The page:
• The capacity of the individual signing the document
  • The seal or stamp of the signer
  • Where the certification was executed
  • The date on which the certification was executed
  • The index or serial number of the certification
  • The seal or stamp of the certifying authority
  • The name, official capacity and signature of the certifying authority6

Effect of an Apostille

The practical and time-saving implications of the Apostille Convention are tremendous.

Instead of sending a default judgment issued by the state of Kansas, for example, to the Douglas County Clerk for notarizing, then to the Secretary of State for legalization of the county clerk, then to the State Department for legalization of the Secretary of State and so on, the notarized default judgment makes one quick trip to the Secretary of State of the State of Kansas to receive its Apostille.

Documents originating in Federal Court receive an Apostille from the clerk of that court.  Documents obtained through various government agencies have specified entities to certify them.  Article 6 of the Convention requires contracting States to designate the authorities who are competent to issue the Apostille.

The Convention also mandates that issuing authorities keep a register recording the vagaries of the certificates issued. To verify the authenticity of an apostille, the authority need only verify whether the particulars in the certificate correspond with those in the register or card index.7

Once a document has an apostille, a foreign court cannot require further certification or authentication of the document. The Convention exempts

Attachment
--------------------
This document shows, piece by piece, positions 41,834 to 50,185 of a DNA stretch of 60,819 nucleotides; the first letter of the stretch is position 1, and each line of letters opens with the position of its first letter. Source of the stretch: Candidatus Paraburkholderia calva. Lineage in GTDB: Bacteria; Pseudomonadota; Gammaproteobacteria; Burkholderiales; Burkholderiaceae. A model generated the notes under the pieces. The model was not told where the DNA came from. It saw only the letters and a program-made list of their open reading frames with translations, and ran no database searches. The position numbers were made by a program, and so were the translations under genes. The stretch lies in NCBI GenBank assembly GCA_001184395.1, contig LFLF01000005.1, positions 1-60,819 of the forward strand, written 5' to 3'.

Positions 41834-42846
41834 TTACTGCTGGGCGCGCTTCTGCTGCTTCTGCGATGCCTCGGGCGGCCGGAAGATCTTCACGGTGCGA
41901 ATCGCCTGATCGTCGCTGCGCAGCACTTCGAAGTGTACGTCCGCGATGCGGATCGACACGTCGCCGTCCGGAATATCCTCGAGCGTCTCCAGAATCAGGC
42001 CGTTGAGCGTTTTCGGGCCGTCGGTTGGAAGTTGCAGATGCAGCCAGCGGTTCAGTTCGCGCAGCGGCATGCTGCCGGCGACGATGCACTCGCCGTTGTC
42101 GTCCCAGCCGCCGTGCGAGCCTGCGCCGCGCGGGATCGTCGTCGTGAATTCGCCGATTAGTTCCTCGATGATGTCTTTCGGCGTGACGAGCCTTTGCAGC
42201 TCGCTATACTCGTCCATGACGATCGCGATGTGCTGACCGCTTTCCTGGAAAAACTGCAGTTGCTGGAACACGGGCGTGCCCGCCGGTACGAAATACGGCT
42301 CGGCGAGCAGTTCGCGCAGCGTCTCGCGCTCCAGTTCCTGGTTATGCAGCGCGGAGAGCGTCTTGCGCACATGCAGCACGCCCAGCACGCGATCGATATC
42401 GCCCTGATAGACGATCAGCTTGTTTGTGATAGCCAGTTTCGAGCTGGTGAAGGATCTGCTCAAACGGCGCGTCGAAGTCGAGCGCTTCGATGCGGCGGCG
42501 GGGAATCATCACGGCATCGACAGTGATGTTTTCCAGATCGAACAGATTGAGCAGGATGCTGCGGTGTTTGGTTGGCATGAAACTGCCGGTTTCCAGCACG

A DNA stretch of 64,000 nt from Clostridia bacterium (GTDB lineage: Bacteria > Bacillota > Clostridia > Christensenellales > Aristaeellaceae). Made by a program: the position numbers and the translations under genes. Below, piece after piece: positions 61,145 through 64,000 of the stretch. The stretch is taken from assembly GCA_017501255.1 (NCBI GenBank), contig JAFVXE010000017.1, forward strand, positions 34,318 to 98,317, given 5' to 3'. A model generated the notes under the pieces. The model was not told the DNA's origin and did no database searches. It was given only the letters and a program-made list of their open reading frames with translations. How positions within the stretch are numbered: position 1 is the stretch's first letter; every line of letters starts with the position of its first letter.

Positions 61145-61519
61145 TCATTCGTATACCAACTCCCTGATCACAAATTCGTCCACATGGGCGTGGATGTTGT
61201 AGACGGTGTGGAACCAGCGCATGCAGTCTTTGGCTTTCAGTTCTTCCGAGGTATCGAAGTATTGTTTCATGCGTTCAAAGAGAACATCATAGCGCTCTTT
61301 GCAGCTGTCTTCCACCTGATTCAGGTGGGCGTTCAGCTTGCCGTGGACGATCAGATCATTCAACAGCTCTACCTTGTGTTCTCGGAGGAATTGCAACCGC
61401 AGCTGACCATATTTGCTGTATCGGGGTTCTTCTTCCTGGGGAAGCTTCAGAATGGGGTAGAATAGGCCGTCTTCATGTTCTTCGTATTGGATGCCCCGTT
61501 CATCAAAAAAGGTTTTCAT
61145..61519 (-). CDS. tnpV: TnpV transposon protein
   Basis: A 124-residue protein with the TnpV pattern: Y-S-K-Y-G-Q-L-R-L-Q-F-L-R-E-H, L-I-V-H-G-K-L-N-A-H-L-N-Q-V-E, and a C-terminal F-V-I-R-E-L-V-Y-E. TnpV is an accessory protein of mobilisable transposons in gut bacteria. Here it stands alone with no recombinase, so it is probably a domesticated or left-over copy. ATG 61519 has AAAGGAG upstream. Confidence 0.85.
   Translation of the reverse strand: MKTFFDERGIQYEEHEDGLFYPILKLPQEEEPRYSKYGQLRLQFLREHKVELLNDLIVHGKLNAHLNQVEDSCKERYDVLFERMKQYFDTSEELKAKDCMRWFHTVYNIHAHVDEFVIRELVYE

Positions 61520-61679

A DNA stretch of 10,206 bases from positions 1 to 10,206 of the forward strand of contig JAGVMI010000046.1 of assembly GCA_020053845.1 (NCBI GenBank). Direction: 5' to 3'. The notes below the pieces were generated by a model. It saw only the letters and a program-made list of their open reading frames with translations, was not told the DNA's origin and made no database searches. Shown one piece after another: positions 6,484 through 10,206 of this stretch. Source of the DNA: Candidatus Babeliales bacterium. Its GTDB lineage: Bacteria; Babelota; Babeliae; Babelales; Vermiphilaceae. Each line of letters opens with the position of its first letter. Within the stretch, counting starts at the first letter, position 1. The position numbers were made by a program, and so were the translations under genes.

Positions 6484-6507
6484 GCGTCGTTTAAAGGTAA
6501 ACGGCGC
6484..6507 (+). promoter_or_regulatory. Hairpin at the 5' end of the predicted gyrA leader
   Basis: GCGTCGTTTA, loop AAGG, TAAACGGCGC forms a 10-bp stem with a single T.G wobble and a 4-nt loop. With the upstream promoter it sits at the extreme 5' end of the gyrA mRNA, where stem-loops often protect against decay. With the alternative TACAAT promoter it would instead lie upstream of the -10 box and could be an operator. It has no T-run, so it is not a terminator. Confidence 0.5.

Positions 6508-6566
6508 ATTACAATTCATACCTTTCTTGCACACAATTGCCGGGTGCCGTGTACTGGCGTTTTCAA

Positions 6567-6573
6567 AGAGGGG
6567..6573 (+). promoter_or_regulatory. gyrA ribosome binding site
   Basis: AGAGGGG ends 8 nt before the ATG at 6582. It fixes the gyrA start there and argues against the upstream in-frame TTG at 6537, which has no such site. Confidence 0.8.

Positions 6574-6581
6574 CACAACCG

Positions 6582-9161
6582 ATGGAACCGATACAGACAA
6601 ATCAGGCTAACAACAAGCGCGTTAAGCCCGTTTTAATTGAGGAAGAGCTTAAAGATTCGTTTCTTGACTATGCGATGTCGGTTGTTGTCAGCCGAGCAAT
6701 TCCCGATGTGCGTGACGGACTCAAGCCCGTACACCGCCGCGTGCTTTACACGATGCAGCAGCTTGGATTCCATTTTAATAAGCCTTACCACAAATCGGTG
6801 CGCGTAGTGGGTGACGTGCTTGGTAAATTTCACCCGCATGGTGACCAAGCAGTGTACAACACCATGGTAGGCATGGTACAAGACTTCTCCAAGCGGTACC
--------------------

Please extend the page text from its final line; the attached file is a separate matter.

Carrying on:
“the certificate from all proof as to the authenticity of the signature and the seal it bears. In actual fact, since the certificates have to be publicly numbered and registered, forgeries will have become so difficult that the certified document will be as reliable as to its origin as documents [formerly] legalized. Moreover, this public numbering and registering constitutes the very essence of the protection afforded by the certificate to the person presented with the document since proof to the contrary could be obtained simply by consulting a register.”8

Which Documents are Covered by the Apostille Convention?

Article 1 provides that the Convention “shall apply to public documents which have been executed in the territory of one contracting State and which have to be produced in the territory of another contracting State.”9 The Convention places “public documents” into four categories:

  1. Documents emanating from an authority or an official connected with the courts or tribunals of the State, including those emanating from a public prosecutor, a clerk of a court or a process-server (“huissier de justice”);
  2. Administrative documents;
  3. Notarial acts;
  4. Official certificates which are placed on documents signed by persons in their private capacity, such as official certificates recording the registration of a document or the fact that it was in existence on a certain date and official and notarial authentications of signatures.